Yarrow - a nice, mild emmenagogue with a long history of medicinal use, especially in the healing of wounds.

What Susan Weed says about Red Clover and it's use in promoting fertility:

"One of the most cherished of the fertility-increasing plants is red clover (Trifolium pratense). Common in fields and along roadsides, it has bright pink (not really red) blossoms from mid-summer into the chilly days of fall. A favorite flower of the honeybees, the tops (blossoms and appending leaves) are harvested on bright sunny days and eaten as is, or dried for medicinal use. The raw blossoms are delicious in salads and nutritious when cooked with grains such as rice or millet.

To make a fertility-enhancing infusion, I take one ounce by weight of the dried blossoms (fresh won't work for this application) and put them in a quart size canning jar. I fill the jar with boiling water, screw on a tight lid, and let it steep at room temperature overnight (or for at least four hours). Dozens of women have told me that they had successful pregnancies after drinking a cup or more (up to four cups) a day of red clover infusion."


In addition to growing my own, I order my herbs from MountainRose - Bulk Organic Herbs

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Sunday, April 15, 2007

Just Had to Share

My first set of moon pads. Pictured: 5 11-inch Pads - slightly modified from the pattern, and 3 pantyliners. I'm not sure if these will get me through an entire cycle yet, but I've testing them dry and they are quite comfy. I really love the cute "pink punk" tartan fabric. Too cute.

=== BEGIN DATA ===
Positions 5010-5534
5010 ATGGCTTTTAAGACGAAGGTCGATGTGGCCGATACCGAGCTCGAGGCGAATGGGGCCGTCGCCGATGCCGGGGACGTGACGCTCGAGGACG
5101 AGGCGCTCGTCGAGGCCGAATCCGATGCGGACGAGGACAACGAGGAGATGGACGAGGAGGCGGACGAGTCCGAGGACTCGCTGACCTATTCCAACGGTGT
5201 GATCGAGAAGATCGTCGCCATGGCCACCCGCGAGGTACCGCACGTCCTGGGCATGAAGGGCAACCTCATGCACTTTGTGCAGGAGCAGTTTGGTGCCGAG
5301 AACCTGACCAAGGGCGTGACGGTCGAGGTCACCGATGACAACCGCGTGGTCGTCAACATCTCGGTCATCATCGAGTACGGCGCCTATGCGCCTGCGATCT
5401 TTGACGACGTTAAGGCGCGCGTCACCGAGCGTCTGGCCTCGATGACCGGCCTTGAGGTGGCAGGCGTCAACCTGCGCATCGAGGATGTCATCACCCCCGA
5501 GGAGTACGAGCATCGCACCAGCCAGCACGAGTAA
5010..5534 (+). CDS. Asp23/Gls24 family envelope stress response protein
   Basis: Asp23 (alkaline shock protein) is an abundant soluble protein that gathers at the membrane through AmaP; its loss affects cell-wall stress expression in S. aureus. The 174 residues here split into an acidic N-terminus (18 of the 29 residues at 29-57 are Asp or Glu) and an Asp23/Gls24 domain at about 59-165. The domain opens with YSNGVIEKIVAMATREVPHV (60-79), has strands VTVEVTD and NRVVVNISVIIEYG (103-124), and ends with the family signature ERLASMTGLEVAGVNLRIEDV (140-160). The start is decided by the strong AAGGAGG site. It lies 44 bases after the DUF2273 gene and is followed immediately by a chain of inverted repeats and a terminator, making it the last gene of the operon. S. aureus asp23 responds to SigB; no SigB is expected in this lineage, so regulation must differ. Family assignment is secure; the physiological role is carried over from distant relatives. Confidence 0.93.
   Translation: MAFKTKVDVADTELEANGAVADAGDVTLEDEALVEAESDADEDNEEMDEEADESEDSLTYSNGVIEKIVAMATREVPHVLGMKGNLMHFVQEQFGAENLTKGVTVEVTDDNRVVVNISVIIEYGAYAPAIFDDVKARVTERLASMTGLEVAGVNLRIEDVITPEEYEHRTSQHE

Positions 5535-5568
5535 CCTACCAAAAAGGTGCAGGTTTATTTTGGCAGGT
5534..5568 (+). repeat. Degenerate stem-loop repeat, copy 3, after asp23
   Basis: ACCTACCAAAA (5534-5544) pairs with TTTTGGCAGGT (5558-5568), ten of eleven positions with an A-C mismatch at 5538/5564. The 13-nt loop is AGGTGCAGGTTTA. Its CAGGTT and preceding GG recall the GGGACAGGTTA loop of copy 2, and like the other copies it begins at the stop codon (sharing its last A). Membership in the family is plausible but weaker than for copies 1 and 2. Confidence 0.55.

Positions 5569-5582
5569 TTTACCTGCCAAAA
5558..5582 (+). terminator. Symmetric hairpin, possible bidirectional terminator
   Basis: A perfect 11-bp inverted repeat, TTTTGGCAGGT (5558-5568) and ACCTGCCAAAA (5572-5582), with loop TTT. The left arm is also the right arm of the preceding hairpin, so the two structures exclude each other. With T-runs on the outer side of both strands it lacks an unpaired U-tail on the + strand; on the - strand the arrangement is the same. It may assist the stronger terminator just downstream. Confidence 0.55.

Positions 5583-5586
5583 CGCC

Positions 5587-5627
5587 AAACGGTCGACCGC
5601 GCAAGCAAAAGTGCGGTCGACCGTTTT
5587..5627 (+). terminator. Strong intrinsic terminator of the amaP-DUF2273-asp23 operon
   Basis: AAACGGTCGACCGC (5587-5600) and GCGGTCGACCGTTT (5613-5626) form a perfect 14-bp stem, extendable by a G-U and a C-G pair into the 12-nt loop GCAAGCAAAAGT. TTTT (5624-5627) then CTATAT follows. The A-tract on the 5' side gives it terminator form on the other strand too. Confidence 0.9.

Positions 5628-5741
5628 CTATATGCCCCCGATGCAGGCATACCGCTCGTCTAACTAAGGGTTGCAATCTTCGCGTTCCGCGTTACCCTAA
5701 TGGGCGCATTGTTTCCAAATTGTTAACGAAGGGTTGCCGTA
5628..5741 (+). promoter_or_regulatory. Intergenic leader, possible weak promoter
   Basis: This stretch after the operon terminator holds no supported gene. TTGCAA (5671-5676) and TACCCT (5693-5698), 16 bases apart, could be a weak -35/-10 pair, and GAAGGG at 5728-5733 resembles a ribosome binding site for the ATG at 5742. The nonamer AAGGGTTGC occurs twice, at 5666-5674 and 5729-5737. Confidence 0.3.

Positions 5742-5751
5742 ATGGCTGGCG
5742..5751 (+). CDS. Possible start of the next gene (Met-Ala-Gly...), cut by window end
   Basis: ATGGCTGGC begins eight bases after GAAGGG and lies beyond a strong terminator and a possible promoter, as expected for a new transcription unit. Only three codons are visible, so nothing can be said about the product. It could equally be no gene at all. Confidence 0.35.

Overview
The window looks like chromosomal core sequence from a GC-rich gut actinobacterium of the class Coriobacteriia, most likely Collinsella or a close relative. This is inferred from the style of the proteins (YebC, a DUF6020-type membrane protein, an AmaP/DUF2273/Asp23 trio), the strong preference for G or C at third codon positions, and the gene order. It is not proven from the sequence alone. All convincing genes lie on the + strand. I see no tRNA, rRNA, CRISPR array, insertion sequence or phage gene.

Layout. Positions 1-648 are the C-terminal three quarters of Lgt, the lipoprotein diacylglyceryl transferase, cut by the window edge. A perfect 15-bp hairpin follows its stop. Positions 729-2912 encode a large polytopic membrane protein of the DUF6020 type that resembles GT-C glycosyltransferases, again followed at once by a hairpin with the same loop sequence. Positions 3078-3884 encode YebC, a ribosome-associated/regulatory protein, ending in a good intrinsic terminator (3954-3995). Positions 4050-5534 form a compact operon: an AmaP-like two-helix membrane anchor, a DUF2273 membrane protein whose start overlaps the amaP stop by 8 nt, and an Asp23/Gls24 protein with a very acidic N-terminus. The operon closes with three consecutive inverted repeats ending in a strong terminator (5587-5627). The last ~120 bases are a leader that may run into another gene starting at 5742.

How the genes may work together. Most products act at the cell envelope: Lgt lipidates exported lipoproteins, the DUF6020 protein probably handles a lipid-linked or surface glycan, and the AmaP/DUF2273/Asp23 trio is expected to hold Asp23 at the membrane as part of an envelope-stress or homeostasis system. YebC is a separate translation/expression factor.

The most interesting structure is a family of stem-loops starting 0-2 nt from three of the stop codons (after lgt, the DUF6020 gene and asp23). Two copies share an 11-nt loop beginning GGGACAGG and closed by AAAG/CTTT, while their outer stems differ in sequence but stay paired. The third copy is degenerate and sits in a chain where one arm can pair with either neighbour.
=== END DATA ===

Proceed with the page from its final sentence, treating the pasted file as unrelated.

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Moon Time Girl Stuff

I've been looking into cloth pads lately. I was surprised (and thrilled) to see that there were so many women on the internet from all over the world using cloth menstrual pads and raving about them. I decided I just had to give it a try. So, I ran down to my local Joann's and picked up some cute cotton flannel (with a punk rock flair). I hunted down a few fabulous patterns and got to work. Needless to say my sewing machine has been getting some good use over the past few days. Cloth pads are easy to make and just plain cute. I never thought I could ever be excited about getting supplies for my period.


So, why use cloth pads? The most obvious reasons are that making the switch from disposables is more environmentally friendly and saves you some money. The less obvious reasons: using cloth is more empowering, allows you to pamper yourself, and makes the moon-time experience more enjoyable. Society has made periods something to hide and be ashamed of. Using cloth pads takes this time back as our own again and creates a healthier attitude towards menstruation.

What about the gross factor? I thought about this too - a lot. My first reaction was basically "eww". But everywhere I look there are women saying that the gross factor is gone once you give cloth a try. I'm personally over it and it didn't take much persuading. Check out some of the links below for more info. There's even mention of harmful chemicals in disposables that can seep into your skin. Now that's gross.

Shop and Learn